While confirmed cases of COVID-19 are spreading throughout Virginia, there are two pockets with the heaviest concentrations—and Stafford County is on the cusp of one of them.
That could be one reason Stafford’s confirmed cases are slowly increasing, said Dr. Donald Stern, acting director of the Rappahannock Area Health District. Stafford has eight confirmed cases, while the number for Spotsylvania County remains at two. There aren’t any others in the Fredericksburg area, although Culpeper County has two, Louisa County has one and Madison County confirmed its first case Monday night.
But it’s a different matter north of Stafford, where the Virginia Department of Health’s map shows darker hues of blue to reflect higher concentration of cases—and Northern Virginia definitely is a deeper shade of blue.
Of the state’s 290 confirmed cases as of noon Tuesday, there were 131 in Northern Virginia: 46 in Fairfax County, 36 in Arlington County, 23 in Prince William County, 18 in Loudoun County and 8 in Alexandria.
The only other Virginia locality with a concentration that high is James City County, which has 37 cases. It’s near Newport News and part of the Peninsula Health District. The Peninsula area, including Williamsburg, has recorded six of Virginia’s seven deaths from COVID-19, a respiratory illness caused by the novel coronavirus.
Meanwhile, King George County posted on its government website Monday that a Maryland resident who works for a military contracting company in King George tested positive for COVID-19. The employee was sent home from work March 13 and has not returned to King George, according to the notice.
“However, we feel it prudent to ensure that our citizens are fully informed of any potential conflicts with our efforts to combat the community spread of COVID-19,” the notice stated.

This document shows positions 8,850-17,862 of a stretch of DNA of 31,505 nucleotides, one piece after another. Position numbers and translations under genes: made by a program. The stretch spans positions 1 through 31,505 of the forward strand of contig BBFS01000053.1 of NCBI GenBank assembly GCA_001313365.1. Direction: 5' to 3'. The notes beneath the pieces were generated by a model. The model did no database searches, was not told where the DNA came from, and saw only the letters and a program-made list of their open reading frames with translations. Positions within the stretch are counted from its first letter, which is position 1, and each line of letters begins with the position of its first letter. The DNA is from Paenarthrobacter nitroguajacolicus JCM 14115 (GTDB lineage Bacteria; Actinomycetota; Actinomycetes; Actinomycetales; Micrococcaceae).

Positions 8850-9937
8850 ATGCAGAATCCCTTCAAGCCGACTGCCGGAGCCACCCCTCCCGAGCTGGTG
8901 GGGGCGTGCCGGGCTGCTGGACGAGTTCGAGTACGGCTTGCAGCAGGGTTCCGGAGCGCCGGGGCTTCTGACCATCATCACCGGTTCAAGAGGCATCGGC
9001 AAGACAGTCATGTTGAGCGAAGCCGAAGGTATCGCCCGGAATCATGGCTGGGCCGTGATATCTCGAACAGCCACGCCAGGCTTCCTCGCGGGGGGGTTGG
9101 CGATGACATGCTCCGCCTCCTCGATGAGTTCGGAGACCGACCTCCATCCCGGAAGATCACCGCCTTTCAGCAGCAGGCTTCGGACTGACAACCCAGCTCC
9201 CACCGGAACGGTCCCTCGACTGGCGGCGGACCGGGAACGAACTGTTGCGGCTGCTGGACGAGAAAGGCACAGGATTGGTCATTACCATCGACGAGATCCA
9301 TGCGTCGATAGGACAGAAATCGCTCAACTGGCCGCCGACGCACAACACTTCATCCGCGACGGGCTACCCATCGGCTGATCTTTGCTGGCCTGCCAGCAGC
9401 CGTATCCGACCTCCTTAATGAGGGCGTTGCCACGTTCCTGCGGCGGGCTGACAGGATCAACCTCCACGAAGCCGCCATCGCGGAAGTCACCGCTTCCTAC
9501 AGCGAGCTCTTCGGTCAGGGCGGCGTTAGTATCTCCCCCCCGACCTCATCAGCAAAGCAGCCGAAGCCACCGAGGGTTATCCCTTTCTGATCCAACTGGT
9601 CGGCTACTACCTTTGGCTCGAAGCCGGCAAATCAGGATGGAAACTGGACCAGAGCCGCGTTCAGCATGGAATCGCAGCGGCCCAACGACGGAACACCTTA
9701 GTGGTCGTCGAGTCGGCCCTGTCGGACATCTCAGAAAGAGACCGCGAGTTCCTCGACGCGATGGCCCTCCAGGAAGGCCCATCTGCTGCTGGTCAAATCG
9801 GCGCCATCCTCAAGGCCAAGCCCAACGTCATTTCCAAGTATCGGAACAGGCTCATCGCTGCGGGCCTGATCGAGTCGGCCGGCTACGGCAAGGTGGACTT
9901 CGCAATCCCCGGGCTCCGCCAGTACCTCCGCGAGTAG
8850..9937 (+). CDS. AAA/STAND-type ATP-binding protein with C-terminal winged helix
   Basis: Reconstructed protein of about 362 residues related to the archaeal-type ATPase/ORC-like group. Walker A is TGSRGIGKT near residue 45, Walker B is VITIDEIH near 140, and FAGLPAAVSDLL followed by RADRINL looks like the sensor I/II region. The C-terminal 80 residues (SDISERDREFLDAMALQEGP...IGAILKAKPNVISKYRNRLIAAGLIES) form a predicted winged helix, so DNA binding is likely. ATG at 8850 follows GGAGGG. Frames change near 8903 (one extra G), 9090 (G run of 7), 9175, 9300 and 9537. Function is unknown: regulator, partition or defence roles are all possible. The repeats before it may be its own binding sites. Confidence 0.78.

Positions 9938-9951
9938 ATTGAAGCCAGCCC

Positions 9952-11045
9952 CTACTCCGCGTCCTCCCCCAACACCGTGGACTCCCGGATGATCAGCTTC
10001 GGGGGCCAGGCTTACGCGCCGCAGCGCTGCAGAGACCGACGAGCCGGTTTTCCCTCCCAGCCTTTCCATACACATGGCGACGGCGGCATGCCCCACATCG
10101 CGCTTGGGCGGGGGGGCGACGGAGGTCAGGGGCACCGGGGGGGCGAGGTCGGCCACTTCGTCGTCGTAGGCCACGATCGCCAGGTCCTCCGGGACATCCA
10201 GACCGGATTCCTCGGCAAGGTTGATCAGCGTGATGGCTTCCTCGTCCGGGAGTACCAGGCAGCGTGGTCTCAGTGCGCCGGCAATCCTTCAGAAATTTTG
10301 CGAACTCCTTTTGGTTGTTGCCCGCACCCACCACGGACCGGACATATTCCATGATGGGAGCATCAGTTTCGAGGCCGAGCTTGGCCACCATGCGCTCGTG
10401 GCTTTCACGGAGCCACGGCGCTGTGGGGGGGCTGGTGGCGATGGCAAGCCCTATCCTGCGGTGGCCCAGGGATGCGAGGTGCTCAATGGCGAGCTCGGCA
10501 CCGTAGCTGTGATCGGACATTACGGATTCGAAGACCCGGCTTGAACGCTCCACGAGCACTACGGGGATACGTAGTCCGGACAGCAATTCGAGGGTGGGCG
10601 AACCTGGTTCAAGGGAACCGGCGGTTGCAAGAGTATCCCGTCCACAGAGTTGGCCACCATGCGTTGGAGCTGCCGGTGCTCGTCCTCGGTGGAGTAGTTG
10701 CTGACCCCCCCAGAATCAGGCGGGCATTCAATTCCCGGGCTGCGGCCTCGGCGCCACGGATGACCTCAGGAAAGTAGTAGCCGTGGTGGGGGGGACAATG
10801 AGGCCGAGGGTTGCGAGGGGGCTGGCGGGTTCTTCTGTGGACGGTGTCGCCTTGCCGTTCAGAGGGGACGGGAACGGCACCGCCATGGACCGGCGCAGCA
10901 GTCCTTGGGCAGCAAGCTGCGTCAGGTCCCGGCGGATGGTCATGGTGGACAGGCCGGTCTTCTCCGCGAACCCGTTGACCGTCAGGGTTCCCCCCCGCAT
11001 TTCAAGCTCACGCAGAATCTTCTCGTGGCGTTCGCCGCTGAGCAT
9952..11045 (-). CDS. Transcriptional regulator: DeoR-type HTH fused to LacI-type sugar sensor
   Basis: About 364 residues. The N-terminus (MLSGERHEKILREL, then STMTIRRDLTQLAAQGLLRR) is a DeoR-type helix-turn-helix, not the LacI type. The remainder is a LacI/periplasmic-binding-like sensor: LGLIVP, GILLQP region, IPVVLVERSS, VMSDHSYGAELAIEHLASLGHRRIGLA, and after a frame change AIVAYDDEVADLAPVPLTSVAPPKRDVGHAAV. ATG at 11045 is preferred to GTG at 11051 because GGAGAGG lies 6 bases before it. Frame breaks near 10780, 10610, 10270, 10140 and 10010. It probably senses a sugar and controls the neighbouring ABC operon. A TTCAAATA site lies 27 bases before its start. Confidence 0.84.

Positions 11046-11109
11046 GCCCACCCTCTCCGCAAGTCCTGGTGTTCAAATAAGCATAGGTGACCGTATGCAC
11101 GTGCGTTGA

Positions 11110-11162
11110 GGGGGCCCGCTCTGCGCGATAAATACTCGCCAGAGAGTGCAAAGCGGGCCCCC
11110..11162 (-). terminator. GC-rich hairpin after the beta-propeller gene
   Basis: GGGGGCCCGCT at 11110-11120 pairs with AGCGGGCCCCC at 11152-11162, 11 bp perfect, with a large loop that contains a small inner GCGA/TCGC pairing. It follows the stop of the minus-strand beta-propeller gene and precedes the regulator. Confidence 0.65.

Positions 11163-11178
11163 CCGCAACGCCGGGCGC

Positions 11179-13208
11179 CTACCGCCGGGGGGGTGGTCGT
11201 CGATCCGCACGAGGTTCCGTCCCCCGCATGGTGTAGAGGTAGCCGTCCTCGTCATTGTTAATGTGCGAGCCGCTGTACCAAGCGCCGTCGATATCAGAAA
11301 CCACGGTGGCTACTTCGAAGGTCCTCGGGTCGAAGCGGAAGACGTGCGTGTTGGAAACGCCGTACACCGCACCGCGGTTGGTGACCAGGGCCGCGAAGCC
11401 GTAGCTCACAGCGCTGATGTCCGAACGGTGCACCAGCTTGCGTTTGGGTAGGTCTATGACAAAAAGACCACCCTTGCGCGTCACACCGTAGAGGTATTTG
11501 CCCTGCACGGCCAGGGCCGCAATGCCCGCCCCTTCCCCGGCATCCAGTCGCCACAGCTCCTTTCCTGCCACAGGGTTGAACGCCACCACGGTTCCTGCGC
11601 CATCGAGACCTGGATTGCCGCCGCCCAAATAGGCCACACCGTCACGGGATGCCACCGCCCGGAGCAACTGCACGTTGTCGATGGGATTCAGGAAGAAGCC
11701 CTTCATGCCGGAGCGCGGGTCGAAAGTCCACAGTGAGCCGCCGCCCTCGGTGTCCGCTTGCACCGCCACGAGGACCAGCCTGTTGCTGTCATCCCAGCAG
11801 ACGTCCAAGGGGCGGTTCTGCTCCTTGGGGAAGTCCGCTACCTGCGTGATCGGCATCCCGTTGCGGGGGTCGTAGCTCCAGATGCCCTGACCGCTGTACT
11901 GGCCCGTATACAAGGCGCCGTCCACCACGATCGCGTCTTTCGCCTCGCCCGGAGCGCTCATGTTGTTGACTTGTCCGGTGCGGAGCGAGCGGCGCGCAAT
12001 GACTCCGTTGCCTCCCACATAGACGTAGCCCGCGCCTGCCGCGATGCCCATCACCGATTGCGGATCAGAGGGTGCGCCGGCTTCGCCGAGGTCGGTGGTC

State health officials in Virginia and Maryland completed their tracking efforts to identify those who had close contact with the employee, noting that “close contact” is defined as within six feet for at least 15 minutes. Those notified were told to self-isolate and communicate regularly with their local health departments, according to the notice.
In addition, the military contracting company closed temporarily to sanitize offices and common areas.
While hospitals’ supplies of personal protective gear, including masks, gowns and gloves, dwindles, the number of people testing positive locally for the virus remains low.
In a Monday update, Dr. Christopher Newman, chief medical officer of Mary Washington Healthcare, said that “only 5 percent of patients we test have a positive result.”
That amount mirrors statewide trends. As of Tuesday, 4,470 Virginians have been tested, resulting in 290 confirmed cases. That means 6.4 percent of those tested statewide have the virus, but the numbers are not an accurate measurement of how widespread COVID-19 may be, Stern said, because only those with the most severe symptoms are being tested.